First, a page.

The Franklin PUD Commission is considering raising electric rates by either 4.9 percent or 8 percent in May.
Commissioners discussed options at a meeting Tuesday but will wait to hear what the public has to say in a series of hearings to be scheduled in February and March before making a decision by late March.
It's a choice for ratepayers of pay now or pay later.
If the 4.9 percent option is picked, another rate increase of possibly about the same amount would be likely in 2014. If the 8 percent option is picked, there's a good chance no rate increase would be needed in 2014, said public utility district staff.
However, with the changing electric market, it's difficult for commissioners to predict exactly how much costs could be in 2014 and later. Uncertainties include what the Bonneville Power Administration might charge, water levels for hydropower electric generation and growth in the Franklin PUD customer base.
The proposed increase for 2013 is needed primarily to cover the rising costs of obtaining electricity from the BPA, which supplies 85 percent of the Franklin PUD's power as the Northwest's largest energy marketer.
This is the first time the Franklin PUD has raised rates since 2005, when it increased charges by 10.5 percent. It decreased rates by 5 percent in 2007 and 4 percent in 2008. In addition, it had a temporary price cut in 2008 and again in 2009 to pass along BPA credits to some customers.
As part of the proposed 4.9 percent or 8 percent increase, the commissioners plan to raise the basic service charge on monthly residential electric bills. A basic charge of $11.45 now is charged to each residential meter each month with an additional cost per kilowatt-hour used.
However, that basic charge does not cover the PUD's cost of having service available or providing service to residences that use no or little electricity.
"If someone has a meter and no electric charge, we subsidize them," said Roger Wright, president of the commission.
Commissioners agreed that the basic monthly charge should be raised $10 to $21.45, which still would not cover the entire cost of providing service.
With the higher basic charge, a household now using 250 kilowatt-hours per month and being charged $29.73 would pay $39.55 under the smaller rate increase proposed and $40.72 under the larger increase proposed.
The typical residence uses 1,400 kilowatt-hours per month, however. Now that household would pay $113.79 per month. If an overall 4.9 percent increase is adopted, that monthly bill would increase to $117.98. Under the overall 8 percent increase, the bill would rise to $121.45 per month.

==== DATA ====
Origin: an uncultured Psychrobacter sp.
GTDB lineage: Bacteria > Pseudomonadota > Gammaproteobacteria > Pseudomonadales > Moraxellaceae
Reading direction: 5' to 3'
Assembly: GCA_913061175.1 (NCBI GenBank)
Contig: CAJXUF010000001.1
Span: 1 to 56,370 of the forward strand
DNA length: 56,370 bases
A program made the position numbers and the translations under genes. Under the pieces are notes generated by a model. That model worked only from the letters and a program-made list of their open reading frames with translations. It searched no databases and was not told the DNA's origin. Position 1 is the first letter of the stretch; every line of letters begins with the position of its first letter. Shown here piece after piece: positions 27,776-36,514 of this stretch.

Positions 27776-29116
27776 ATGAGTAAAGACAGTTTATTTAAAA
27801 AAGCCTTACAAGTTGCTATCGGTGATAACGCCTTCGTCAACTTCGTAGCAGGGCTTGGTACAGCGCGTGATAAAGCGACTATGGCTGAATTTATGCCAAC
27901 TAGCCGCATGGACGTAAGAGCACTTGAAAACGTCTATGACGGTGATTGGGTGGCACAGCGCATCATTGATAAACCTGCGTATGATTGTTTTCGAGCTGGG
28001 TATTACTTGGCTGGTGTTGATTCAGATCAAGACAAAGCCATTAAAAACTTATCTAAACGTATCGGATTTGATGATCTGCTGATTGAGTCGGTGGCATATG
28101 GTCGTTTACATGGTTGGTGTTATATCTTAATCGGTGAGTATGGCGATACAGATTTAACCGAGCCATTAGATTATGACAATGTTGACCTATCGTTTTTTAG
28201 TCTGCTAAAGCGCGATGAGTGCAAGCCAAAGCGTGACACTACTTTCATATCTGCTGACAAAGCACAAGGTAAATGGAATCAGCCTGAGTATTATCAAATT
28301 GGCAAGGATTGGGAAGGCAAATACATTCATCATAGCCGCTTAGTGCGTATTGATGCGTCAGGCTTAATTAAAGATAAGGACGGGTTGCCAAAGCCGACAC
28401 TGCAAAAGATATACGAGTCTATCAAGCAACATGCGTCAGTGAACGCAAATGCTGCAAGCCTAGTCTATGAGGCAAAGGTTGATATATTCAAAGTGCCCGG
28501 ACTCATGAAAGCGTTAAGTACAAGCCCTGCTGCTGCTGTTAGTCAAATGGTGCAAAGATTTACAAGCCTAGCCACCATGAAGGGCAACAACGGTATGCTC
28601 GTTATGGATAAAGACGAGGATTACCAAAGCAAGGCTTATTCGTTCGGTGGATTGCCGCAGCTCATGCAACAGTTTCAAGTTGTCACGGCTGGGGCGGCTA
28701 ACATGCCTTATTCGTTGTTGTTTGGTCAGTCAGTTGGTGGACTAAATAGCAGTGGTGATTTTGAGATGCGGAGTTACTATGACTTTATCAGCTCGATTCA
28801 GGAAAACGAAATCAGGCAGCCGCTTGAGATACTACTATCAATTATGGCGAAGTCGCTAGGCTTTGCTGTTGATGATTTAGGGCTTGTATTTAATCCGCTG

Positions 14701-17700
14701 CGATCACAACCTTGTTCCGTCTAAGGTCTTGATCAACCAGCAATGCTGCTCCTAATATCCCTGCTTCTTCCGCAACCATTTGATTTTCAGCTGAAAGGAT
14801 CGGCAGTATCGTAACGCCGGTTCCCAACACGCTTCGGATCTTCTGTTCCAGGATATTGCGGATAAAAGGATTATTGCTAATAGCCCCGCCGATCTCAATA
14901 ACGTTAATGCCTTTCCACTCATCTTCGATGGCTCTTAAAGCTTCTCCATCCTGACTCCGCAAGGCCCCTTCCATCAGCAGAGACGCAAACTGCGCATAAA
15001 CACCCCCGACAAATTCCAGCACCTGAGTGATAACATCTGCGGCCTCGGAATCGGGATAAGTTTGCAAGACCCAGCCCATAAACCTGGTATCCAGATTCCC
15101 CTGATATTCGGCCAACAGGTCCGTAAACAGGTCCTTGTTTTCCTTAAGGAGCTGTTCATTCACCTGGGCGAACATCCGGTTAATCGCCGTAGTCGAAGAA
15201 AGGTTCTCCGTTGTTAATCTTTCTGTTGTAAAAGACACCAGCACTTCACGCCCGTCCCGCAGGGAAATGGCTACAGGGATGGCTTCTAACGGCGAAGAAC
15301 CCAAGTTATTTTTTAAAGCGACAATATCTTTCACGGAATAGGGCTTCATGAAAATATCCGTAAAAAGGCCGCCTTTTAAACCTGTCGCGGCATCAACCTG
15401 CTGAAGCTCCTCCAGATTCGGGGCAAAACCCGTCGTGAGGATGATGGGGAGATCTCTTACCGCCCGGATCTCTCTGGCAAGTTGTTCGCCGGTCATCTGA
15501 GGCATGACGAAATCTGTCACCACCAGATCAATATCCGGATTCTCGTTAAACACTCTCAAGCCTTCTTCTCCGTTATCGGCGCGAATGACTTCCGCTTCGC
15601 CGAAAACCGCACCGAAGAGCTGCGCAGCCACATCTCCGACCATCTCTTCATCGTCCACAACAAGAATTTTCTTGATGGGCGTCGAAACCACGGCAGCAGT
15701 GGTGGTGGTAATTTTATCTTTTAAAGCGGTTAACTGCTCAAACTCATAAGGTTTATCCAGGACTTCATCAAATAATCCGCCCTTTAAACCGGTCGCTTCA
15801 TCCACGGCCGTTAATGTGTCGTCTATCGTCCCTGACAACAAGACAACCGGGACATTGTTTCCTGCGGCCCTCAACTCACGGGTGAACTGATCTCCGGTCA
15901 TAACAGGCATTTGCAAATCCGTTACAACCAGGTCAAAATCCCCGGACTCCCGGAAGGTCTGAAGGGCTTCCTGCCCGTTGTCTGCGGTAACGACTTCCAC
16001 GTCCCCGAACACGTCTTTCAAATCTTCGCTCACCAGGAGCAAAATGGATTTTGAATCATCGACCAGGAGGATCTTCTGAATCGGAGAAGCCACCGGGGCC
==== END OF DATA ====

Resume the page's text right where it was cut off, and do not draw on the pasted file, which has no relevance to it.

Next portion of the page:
The city of Richland already has raised electric rates this year, and Benton PUD is considering a rate hike.
The Richland City Council approved an 8.93 percent increase in the residential rate and increases of 7.4 to 20 percent for commercial and industrial rates starting Jan. 1.
Benton PUD customers could pay an average 1.5 percent more for their electricity starting in April under a proposal being considered. The rate for residential customers would increase 2 percent. For businesses and institutions that pay the small general service rate, rates would increase 1.4 percent.
The BPA's proposed increase in wholesale power costs for utilities throughout the region is causing many to raise their retail rates for customers.
BPA has proposed raising wholesale power costs by 9.6 percent and increasing transmission fees by 13 percent. That follows a BPA power rate increase of 7.8 percent in October 2011.
About 60 percent of the proposed BPA rate increase is the result of less money from selling excess power not needed by BPA customers, according to BPA. Energy prices are low in the Northwest because of the abundance of natural gas, according to BPA. Paying for improvements at hydropower dams also is driving up BPA power rates. BPA's proposed transmission increase is due to transmission lines that need to be built or replaced, and improved cyber and physical security.
Planned hearings for Franklin PUD customers include daytime and evening meetings in Pasco and late afternoon or evening meetings in Connell and Kahlotus. Dates for those meetings had not been picked Tuesday.
The Franklin PUD Rate Advisory Committee discussed the rate changes and the majority of members favored raising the monthly basic rate to $21.45 and an overall increase of 4.9 percent.
-- Annette Cary: 582-1533; firstname.lastname@example.org